Wednesday, 25 June 2008

Creating Demand

If the Libertarian Party is to become an entity that justifies media coverage and has a chance of keeping its deposit at elections, it clearly needs to attract a membership of several times its current number. There is a need to think hard at this stage as to how best to go about this.

One thing that is clear to me is that levels of disillusionment with politicians are currently very high. Even Polly Toynbee wrote earlier this week that "Loathing of politics and politicians [is] already reaching a peak, with disbelief of every fact and statistic, and support for any anti-politics gesture...". There is a 'gap in the market'. I fear, though, that the Libertarian Party is missing the opportunity that this public mood provides them.

It may not be a welcome suggestion, but I consider that a belief in the inherent rightness of libertarian philosophy is not going to cut it here - it is not going to give us the popular appeal we need to grow in members and, when we eventually do stand in a constituency election somewhere, win votes.

To do that, in my opinion we need to adapt our message in such a way that it concords with what people are posting to the blogs (read Comment is Free, Have Your Say etc), saying to each other in the pubs, writing letters to the papers. If we are trying to preach and convert to libertarianism, we are on a hiding to nothing. Politics, at least in the modern developed world, just doesn't work that way. People don't often change their opinions, even when presented with a very strong argument!

One particular area upon which I think that we need to compromise is on our position as regards corporations and free markets. Some of the recent posts on the party blog, particulary this one, have been at odds with the views of many of our existing members. Devil's Kitchen, through whom I joined the party, responded "I was going to comment on this, but then I realised that it was such a load of old crap that it would take all day and I simply couldn't be bothered.".

Although I agree with the positions taken in the posting concerned and its follow-up to a significant degree, and its philosophical consistency with our positions on other issues (e.g.), politically it doesn't make sense. There is quite clearly to me a 'left-wing' minority and a 'right-wing' majority within the party, and this is a potentially divisive issue, as some of the comments below the 'Reality Catcher' post indicate. Not only are a majority of the members 'right-wing', the party branding is 'right-wing' as well. It's hardly likely to attract a passing anarcho-syndicalist, and aside from that anarcho-syndicalists tend not to join political parties anyway.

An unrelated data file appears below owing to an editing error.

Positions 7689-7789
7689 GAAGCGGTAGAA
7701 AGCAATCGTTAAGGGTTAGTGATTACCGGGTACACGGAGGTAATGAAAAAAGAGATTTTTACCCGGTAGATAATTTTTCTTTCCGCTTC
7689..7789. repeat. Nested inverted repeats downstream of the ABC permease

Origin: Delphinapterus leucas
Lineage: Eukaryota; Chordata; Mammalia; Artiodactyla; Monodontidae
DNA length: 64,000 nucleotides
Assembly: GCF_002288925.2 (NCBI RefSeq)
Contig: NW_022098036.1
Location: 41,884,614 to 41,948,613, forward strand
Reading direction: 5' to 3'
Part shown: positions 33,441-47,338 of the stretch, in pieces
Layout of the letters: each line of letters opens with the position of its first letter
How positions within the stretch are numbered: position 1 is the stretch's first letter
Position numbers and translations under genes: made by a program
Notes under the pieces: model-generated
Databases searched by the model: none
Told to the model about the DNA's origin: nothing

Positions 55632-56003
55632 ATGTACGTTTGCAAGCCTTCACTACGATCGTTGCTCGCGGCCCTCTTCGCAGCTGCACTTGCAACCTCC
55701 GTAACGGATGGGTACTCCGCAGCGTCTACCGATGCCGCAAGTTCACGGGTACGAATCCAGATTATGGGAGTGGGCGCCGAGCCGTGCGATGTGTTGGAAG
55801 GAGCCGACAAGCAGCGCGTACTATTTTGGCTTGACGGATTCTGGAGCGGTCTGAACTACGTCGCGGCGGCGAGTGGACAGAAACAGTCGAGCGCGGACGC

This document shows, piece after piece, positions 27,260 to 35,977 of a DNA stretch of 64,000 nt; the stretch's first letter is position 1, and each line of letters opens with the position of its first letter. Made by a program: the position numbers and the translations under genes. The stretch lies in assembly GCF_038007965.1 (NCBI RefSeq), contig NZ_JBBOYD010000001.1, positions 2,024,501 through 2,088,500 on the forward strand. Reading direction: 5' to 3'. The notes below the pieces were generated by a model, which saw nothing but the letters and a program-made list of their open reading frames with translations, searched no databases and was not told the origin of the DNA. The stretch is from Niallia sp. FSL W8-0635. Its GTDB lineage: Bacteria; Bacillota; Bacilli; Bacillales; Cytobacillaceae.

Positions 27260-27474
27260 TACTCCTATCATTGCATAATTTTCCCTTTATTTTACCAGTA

If the Libertarian Party is to grow and begin to flourish as a political party, we need to concentrate on what unites us, not what divides us. To attract new members, we need to tap into the sentiments that are already out there and do it in such a way that people identify with us, not preach to them and expect them to change their minds. Discontentment with the political status quo is great, therefore the opportunity for us is right there. We should work with it - not let idealism get in the way.


Neil Harding said...

I can't believe you are not fielding a candidate against David Davis.

Surely this is a perfect opportunity to gain wider national publicity for the party? - a by-election fought solely on the issue of liberty is a gift to you. If the LP cannot put up a candidate here you are on a hiding to nothing. You only need a few dozen people on the ground and a £500 deposit to make a decent fist of it - if you cannot manage that, you might as well give up now.

QT said...

Neil: See here for the explanation of that decision, which I agree with.

Unlikely to be asked to join LPUK said...

Hi Ian,

An interesting and thought-provoking post.

Mind you, I would have to say that if the Libertarian Party is to reduce itself to merely a Radical Conservative grouping, then my first thought would be to say that it has no future.

At the moment, you guys have a clear opportunity to introduce genuine libertarian ideas into the nation's political debate but if, like the mainstream parties you claim to despise, you're willing to adopt right-wing populist stances to attract votes, then exactly what separates you from those parties?

In two years time, when we have a Conservative government that only someone of desperate naivete imagines will be anything other than quite sharply to the right of Cameron's current touchy-feely rhetoric, what exactly will be the use of a small pro-business, pro-"free market" party? I got out of the habit of voting for people hoping they'd turn left after they were elected eleven years ago.:-)

Aside from this, you're very far from being a hardline right-winger yourself, are you? If those arguments don't appeal to you, what makes you think they'll appeal to the Great British public?

I think the gentleman above has a good point, the suspicious-minded would wonder if you guys would have stood against a Labour rebel doing the same thing as Davis?